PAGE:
Sleep or Milk

We love having our kids sleep in bed with us and believe it’s good for everyone’s health and wellbeing. Among other positives like temperature regulation and literally generating love (oxytocin) vibrations, it affords new moms and babies more sleep than constantly getting out of bed to nurse or feed. Please read La Leche League’s Safe Sleep Seven, which verifies my natural inclination to keep baby close. Bed sharing is for good reason controversial and no health care professional will encourage it and most moms are fearful to even mention it but I know it happens and happens safely. That said, there are no guidelines for bed-sharing with twins and I have yet to find a truly comfortable position or method for tandem dream feeds.

Astrid and August moved from co-sleeping next to the bed (in the same cot) into their own cots (still in our room) about a month ago. Astrid is consistently a champion sleeper, often waking just once around 2am to eat and then sleeping until about 6. August however cannot settle unless he is latched and wakes every 45 minutes. I often bed-share with Auggie latched and merely wake to feed Astrid – at which point Auggie will wake up and cry for me to come back. Going to the bathroom in the night is equally troubling for him. Some nights, my breasts are so sore and I worry terribly that there is nothing left for Astrid to eat (there always is). Nursing all night means I have an insatiable appetite during the day and August and I do not sleep well with constant feeding. It’s too much.

Thus, the parental conundrum of how to get more and better sleep begins. With the twins in their respective cribs, a good night is me getting up three to four times to nurse. A bad night (more common) is August waking up every hour needing help to get back to sleep.

First...

  • The first approach was steered by my helpful granny, whose generational wisdom is to let the baby cry the first night and then it’s done. On a dark and stormy night, I was frustrated and sleepless and went to her for help. She sensibly put them in their cribs, patted their tummies with appropriate detachment, left the room and sat to wait with me. August cried for 40 mins with her swanning in to sing a hymn and pat them every so often. It was fine for a night but ultimately didn’t work.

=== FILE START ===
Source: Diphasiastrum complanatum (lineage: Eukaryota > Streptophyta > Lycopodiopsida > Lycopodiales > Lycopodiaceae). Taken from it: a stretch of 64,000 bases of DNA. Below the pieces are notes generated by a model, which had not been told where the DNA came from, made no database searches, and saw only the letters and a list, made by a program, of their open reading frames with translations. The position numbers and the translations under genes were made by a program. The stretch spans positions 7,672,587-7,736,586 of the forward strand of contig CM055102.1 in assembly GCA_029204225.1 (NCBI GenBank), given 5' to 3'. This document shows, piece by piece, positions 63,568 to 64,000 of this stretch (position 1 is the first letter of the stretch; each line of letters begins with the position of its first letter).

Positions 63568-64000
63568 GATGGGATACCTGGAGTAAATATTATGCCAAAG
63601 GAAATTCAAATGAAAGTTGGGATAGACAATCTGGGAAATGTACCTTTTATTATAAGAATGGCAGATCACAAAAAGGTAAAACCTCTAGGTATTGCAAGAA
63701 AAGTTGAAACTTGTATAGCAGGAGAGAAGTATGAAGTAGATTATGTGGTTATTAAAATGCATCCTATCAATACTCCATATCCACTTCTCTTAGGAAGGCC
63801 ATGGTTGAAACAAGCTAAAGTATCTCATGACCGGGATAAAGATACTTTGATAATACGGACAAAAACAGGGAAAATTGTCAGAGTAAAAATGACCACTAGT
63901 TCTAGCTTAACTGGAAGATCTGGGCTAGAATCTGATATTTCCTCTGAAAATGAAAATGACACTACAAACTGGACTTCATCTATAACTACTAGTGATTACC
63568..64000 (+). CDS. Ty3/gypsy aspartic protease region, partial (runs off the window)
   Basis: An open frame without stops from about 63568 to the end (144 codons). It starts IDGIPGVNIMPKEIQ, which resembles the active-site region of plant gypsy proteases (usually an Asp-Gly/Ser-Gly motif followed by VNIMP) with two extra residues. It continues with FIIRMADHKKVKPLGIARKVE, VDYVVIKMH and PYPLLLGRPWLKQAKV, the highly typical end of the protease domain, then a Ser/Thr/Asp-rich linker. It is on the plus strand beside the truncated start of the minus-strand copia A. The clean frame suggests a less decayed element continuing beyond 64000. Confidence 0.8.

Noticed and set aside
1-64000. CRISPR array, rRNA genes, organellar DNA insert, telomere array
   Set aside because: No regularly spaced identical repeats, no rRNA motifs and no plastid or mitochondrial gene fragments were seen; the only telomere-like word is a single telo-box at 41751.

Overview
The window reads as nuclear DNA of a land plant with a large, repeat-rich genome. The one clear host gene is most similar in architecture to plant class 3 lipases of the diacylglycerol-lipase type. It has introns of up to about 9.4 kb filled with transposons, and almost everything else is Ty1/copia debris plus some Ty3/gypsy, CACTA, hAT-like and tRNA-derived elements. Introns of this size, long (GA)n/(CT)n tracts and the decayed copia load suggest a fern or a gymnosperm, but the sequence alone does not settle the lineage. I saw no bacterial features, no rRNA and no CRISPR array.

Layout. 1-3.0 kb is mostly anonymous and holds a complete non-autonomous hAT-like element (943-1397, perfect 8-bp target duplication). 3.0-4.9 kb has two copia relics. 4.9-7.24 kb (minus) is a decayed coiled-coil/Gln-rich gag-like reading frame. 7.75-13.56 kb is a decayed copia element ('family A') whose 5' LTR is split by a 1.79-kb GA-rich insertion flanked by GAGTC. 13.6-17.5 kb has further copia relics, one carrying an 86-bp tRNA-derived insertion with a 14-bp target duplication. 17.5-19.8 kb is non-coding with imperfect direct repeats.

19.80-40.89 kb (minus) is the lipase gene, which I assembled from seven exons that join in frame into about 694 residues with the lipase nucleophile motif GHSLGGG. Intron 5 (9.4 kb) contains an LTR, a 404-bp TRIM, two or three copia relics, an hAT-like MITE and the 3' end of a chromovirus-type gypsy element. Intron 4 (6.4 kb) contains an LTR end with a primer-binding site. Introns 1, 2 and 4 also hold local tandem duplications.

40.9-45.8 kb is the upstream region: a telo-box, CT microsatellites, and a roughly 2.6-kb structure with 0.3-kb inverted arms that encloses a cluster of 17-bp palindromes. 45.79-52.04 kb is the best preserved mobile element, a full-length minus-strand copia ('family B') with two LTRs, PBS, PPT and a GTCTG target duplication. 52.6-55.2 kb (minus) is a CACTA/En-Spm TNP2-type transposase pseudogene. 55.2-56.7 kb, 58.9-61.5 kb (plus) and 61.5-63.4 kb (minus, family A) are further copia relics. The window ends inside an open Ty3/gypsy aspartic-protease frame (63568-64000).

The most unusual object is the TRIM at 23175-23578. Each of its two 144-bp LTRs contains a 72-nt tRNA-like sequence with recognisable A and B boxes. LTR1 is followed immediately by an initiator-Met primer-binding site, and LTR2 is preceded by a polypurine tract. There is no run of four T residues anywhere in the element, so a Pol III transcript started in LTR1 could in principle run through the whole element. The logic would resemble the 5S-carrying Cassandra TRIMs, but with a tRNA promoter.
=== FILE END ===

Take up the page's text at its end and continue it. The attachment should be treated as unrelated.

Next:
Second...

  • My husband and I tried other variations of the Sleep Wave described in The Happy Sleeper, a ‘gentle’ cry it out method that worked well for Theo (granted at 18 months not 7). August was not having it and just filled the house with anguish. He will eventually wake up Astrid and even Theo two doors down – at which point we have three awake and sad bubbas on our hands. No fun.


P.S. No matter how much love and light I send him from across the way, I can’t sustain it long enough to soothe him. It does work momentarily but then It’s too stressful and I am too tired. After three horrible nights and heavy heart (an OBVIOUS sign that it’s not working), we needed a new strategy.

Eureka moment...

  • The problem isn’t August in the bed – it’s August eating all night. Now I nurse, nurse, nurse, settle him in his crib, and upon first waking I cuddle him back to sleep in our bed. I wear a sports bra all night (which isn’t great but eventually I won’t need to) and no one is super stressed at night. He wakes every few hours (improving every night) and is definitely annoyed he can’t latch but I offer him water, loads of cuddles, and visualise wrapping him in love and eventually he gets to sleep. I know he feels reassured and secure.

Next up is to make him a ‘lovie’ or little security blankie – I will stuff the head with lavender and a rose quartz so every time he fuses or chews, it will release love into the air and soothe his big sensitive soul.

Every kid really is different, even with twins. August and Astrid are miles apart in personality and will need very different things going forward. She is happy in her crib most of the night. Auggie isn’t. When we cuddle Astrid, she floats along with her neck long and straight and arms poised at her side. When we cuddle Auggie, he holds on with both hands and burrows in. Most of parenting really is just observing your kids, loving them for them, and observing your own heart too. Fingers crossed August and I keep feeling the love and getting more sleep.

…Stay tuned for updates…




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Have a question for Kat or Hannah? Just want to say “Hi”?

Reach out via cell at 203.788.1993, or email at kathy@peaceplaceforkids.com or hannah@peaceplaceforkids.com

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